The yanked version apparently showed Carla discussing celebrity affairs with Mick Jagger and Eric Clapton. The Daily Mail reports Carla is “shocked and dismayed” at the video’s “sudden reappearance.”
I wonder if growups will want to stay in these Barbie rooms. I don’t want to think about that.
From August 6th until September 2nd 2010, two rooms at the hotel will be entirely re-decorated exclusively with Barbie furniture, accessories and other items. The Plaza Athénée brings to life the secret dreams of little girls.
Family Package includes one Barbie room and one Deluxe room for the parents (adjoining rooms) from 1,600 € or one Barbie room and one Deluxe suite from 2,500 €. Daily continental breakfast included for both children and parents. The Barbie room is not suitable for children under the age of 36 months and for teenagers over 16.
For more information +33 1 53 67 66 67
or go visit the website.
The following massacred French recipe was committed by the folks at that omnipresent family cafeteria/restaurant in France, Flunch, not me this time around.
We strolled by a Flunch yesterday and saw this huge sign for a new offering: The American Galette. While you’d think it would resemble a French sandwich américain, with its nonsensical bratwurst, grilled veggies and fries inside a baguette – surprisingly, La (chouette/nice) galette américaine sort of makes sense (in a Frenchy way) sporting basically a burger and its fixings inside a galette (a savory crepe usually made with buckwheat flour). Is it any good? I dunno but I think it needs fries inside!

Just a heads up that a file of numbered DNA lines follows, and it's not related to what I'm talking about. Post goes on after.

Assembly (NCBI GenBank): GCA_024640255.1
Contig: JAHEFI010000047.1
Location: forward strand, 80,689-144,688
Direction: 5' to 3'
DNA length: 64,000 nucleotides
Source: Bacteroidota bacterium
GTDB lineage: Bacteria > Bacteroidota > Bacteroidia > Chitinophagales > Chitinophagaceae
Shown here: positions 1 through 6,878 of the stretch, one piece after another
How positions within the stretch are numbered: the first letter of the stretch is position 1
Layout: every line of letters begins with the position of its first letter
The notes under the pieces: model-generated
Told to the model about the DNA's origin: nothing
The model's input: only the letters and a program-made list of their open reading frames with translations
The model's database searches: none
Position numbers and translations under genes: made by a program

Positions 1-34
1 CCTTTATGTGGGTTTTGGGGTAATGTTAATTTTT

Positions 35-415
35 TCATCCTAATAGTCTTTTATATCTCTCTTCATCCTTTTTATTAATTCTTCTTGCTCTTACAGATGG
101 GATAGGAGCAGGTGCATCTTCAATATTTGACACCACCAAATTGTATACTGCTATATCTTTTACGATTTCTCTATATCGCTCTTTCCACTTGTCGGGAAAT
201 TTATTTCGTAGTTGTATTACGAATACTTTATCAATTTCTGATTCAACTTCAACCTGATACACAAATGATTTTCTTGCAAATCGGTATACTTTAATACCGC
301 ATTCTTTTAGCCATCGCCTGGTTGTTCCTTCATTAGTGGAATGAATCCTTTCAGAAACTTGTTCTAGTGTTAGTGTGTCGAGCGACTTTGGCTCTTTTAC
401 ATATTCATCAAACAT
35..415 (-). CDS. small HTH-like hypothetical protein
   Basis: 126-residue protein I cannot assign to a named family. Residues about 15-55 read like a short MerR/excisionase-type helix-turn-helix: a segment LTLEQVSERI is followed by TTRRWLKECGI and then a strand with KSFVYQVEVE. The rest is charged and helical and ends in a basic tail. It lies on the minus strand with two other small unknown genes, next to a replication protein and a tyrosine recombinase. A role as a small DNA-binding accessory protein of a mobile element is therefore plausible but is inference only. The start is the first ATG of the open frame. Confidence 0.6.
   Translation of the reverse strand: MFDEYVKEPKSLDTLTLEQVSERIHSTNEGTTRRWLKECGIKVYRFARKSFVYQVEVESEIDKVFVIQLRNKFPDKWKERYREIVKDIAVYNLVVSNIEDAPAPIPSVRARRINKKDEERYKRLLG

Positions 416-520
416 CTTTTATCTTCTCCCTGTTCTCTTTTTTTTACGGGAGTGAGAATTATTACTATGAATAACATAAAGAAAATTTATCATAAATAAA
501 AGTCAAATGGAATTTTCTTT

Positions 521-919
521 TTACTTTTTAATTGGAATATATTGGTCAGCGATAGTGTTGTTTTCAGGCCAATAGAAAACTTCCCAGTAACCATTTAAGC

This is a guest post from Why Travel to France contributor, Patricia. (Thanks, P!)
I thought readers would appreciate this funny, French item I found in a supermarket the other day. It made us laugh out loud but somehow I’m not sure any French person would notice it. It’s an ironic twist on air fresheners: a foot! Just guessing, but I have a feeling who ever came up with this item, was another marketing exec who had no idea that some consumers (like me) might see it as “funvertising.” I mean, using a foot to freshen a car … is brilliant, isn’t it? I love it. Frenchies, you are priceless, and you made my day when I found this Smelly Foot Air Freshener.
Maybe the tagline should be: Rafraichissez l’intérieur de votre voiture avec un pied qui pue...
Wait a minute. Do French people LIKE the smell of feet? I didn’t think of that.
Now the stereotype has been confirmed – by a French poll that completed the character assassination by labelling the capital’s inhabitants “snobbish” and “self-regarding”.
“We find them to be hard working and cultivated,” the political magazine Marianne said of Parisians in an editorial published alongside the survey.